Scientists at the University of Auckland believe they are one step closer to finding life in outer space.

The new theory estimates there are 100 billion planets like Earth in the Galaxy, and will use data from New Zealand's Mt John Observatory and Nasa's Kepler space telescope to find them.

The technique will find Earth-sized planets orbiting cool stars called red dwarfs. If they are far enough way from the stars they may be the right temperature to host life, said lead author physicist Dr Phil Yock.

"Kepler finds Earth-sized planets that are quite close to parent stars, and it estimates that there are 17 billion such planets in the Milky Way," he said.


"These planets are generally hotter than Earth, although some could be of a similar temperature - and therefore habitable - if they're orbiting a cool star called a red dwarf.

"Our proposal is to measure the number of Earth-mass planets orbiting stars at distances typically twice the Sun-Earth distance. Our planets will therefore be cooler than the Earth."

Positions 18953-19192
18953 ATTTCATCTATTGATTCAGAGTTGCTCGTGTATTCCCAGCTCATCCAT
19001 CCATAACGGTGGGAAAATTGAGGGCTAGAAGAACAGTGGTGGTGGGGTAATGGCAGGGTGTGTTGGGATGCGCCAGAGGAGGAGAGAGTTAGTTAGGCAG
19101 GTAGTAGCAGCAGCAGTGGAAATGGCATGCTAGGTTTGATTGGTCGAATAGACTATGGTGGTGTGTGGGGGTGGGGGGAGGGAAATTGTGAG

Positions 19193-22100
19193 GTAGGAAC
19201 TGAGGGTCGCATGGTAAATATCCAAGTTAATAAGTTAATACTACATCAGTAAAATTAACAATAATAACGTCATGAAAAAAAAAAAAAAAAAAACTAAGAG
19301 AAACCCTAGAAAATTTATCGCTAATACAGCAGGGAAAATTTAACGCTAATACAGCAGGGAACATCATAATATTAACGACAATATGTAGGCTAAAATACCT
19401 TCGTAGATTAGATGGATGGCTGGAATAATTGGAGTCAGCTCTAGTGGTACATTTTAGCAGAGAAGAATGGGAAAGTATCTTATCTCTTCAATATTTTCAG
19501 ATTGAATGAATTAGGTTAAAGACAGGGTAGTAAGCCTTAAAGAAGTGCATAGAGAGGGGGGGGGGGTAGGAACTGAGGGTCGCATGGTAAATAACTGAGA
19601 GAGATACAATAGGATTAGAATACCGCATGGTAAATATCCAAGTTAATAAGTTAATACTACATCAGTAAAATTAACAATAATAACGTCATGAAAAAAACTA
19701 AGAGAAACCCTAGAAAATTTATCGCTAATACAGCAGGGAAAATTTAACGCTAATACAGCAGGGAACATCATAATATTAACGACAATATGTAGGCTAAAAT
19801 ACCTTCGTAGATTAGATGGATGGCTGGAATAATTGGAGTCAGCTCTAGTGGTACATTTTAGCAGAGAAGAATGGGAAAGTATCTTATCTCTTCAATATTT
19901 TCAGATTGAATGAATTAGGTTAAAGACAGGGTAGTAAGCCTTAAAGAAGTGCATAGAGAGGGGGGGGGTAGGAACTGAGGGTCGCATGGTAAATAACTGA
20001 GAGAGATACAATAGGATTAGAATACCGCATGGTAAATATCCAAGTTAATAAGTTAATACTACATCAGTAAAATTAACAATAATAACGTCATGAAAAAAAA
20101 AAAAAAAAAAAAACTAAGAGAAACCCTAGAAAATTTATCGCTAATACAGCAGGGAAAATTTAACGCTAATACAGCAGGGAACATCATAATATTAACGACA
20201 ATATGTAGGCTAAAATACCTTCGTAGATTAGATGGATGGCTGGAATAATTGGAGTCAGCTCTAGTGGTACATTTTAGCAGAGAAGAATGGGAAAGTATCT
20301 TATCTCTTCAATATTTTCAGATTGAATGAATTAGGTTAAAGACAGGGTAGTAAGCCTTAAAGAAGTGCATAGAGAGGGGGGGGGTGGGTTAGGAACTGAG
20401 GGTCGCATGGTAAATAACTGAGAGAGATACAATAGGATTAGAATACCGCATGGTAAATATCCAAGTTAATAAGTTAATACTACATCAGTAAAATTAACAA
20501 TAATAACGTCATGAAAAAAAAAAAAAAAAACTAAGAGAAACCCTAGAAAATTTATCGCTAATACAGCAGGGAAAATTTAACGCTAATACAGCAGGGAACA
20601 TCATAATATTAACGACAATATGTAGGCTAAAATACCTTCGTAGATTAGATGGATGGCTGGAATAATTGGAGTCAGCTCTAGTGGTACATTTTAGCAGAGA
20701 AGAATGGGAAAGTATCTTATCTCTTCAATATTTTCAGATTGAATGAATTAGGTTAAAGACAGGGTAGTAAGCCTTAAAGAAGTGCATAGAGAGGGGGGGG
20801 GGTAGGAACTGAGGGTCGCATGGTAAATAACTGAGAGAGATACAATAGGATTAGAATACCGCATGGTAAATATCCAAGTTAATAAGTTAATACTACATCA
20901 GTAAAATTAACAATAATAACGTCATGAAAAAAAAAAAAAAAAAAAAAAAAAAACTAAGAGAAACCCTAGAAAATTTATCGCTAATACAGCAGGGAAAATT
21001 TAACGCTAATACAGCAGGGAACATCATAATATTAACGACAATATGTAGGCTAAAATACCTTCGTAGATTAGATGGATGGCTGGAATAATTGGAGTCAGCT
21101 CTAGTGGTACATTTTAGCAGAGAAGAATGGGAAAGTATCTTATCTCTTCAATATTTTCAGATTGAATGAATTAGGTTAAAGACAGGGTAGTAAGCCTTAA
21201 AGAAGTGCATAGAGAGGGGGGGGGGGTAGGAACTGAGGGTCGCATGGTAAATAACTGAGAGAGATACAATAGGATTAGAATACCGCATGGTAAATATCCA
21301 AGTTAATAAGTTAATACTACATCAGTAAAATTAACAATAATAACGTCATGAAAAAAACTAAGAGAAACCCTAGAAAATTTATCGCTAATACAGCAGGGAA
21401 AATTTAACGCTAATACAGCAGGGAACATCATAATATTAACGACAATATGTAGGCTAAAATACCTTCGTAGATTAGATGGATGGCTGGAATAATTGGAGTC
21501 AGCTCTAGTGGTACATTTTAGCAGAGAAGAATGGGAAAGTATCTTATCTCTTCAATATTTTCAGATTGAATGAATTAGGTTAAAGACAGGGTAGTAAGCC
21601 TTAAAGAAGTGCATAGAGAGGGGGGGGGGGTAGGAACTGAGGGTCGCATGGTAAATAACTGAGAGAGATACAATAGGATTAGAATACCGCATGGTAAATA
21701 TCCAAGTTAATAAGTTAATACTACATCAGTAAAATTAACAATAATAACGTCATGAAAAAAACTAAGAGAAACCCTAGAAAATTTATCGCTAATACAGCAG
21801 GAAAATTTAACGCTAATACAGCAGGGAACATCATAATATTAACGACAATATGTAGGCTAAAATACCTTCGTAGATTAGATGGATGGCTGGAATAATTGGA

The Kepler data will combine with the observatory's data from a technique called gravitational microlensing - that detects the mass of a planet or star.

The microlensing is currently used by a Japan-New Zealand collaboration called Microlensing Observations in Astrophysics (MOA).

"By interpolating between the Kepler and MOA results, we should get a good estimate of the number of Earth-like, habitable planets in the Galaxy. We anticipate a number in the order of 100 billion.

"Of course, it will be a long way from measuring this number to actually finding inhabited planets, but it will be a step along the way."

A network of 12 telescopes in Chile, South Africa, Australia, Hawaii, Texas and the Canary Islands will also help to detect the planets.